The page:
As the miles began to add up, Barry turned his attention to rodeo-related businesses. Each of his endeavors, whether designing horse trailers or roping saddles, or conducting roping schools and clinics throughout the U.S. , have always allowed him to stay close to the sport of rodeo. Legendary for riding only the best roping horses, a life-time of national exposure, and his God-given ability of salesmanship have all combined to lead to a successful business in the training and selling of top-quality performance horses. A steady stream of people come to his ranch in Durant, Oklahoma to purchase a horse or to seek his expertise and advice, as they strive to be better calf ropers or just improve their horsemanship. Many of the more advance ropers, some in the PRCA Top Fifteen standings, come to him to polish or fine-tune something in their roping program that is just not working for them at the time. He is the master at getting the best out of a roper or a roping horse!
Back in l986, Barry came up with an idea to showcase the junior calf ropers of the nation in what is now known as the BB Championship Jr. Roping Roundup. Since that year, this idea has grown into a project of monumental proportions. For four days, each Memorial Weekend, hundreds of young ropers and their families come from all over the U.S. to the Hardy Murphy Coliseum & Fairgrounds in Ardmore, Oklahoma. They come to compete in this special gathering to have fun, rope good cattle, visit with other ropers from around the nation, win prizes and large sums of money. In 2018, the 33rd Annual Roping Roundup, with nearly 600 entries representing more than twenty states, roped for a payoff of over $60,000 plus numerous awards, to the Champions in the seven divisions.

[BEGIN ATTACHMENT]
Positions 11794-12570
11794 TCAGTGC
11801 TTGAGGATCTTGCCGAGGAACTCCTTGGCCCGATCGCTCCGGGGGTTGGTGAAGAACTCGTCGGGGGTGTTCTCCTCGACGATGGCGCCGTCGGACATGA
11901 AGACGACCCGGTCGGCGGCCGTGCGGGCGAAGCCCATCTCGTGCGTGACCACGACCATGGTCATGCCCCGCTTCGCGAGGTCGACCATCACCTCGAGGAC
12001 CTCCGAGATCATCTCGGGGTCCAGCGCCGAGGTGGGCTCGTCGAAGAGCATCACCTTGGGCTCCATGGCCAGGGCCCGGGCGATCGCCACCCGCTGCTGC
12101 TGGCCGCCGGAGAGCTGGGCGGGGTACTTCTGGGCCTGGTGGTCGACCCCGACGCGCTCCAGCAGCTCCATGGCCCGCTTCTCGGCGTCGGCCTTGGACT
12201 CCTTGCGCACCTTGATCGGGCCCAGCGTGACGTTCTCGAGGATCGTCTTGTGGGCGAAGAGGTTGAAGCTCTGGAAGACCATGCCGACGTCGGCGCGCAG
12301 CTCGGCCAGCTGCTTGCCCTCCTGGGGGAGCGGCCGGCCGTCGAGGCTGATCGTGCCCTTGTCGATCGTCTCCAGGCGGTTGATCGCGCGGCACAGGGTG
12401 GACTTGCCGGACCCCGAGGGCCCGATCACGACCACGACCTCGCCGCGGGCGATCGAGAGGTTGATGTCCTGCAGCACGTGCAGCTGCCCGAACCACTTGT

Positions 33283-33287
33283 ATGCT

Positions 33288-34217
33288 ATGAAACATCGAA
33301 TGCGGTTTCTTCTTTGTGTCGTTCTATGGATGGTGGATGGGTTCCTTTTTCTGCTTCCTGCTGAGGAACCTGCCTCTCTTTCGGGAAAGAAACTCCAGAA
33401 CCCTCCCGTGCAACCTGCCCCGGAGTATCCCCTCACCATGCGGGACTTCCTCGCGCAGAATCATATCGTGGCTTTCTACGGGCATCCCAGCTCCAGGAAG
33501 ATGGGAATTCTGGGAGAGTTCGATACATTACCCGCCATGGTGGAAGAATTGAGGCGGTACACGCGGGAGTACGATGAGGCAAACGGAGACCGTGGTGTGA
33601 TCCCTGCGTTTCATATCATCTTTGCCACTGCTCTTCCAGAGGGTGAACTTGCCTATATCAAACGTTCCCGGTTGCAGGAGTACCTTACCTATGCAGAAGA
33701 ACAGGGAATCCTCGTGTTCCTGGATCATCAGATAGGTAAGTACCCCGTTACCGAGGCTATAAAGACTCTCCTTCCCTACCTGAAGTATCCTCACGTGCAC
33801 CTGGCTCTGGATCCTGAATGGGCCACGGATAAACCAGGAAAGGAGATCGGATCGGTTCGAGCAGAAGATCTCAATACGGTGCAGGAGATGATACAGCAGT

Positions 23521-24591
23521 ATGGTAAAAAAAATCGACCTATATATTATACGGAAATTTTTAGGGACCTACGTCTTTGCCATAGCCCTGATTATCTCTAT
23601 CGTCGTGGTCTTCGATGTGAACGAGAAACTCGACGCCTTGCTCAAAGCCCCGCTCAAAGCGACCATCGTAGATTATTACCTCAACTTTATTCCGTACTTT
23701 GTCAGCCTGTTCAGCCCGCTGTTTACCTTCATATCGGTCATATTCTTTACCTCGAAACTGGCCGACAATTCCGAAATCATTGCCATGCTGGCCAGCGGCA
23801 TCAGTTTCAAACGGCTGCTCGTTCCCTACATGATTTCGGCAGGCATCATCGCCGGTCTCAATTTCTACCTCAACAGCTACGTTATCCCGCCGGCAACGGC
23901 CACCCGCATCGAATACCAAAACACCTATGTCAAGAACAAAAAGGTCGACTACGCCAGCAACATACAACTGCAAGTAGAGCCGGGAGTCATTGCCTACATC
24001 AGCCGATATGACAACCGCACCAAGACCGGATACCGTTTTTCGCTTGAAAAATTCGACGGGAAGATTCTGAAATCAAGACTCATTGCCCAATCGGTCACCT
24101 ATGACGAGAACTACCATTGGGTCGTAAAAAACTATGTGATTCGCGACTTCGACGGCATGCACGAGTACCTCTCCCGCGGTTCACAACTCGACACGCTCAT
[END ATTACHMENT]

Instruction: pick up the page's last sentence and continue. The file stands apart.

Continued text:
Barry is joined in both his rodeo and horse business by his wife, Cheryl, who was raised on a ranch in the Texas Panhandle and now spends most of her time with the grooming end of the horse business or handling the paper work for the Roping Roundup. Their son, Blair, now 45, is busy with his own professional rodeo career. He, like his father, started out as a junior, high school, and college champion, and is now a perennial face among the PRCA Top Fifteen Calf Ropers. Blair has a beautiful fifteen year old daughter, T'Lee. Blair has now an active role in the production of the Annual Roping Roundup.
Barry’s love for the sport of rodeo has been exemplified by his willingness to “put back into the sport” more than he has taken out and he is rewarded for his efforts by the high esteem in which he is held by the entire rodeo industry, whether it be the public, committees, producers, or other ropers themselves. In l994, he was inducted into the PRCA ProRodeo Hall of Fame in Colorado Springs. This great honor is indicative of the kind of person and competitor he has been in his long association with roping and rodeo.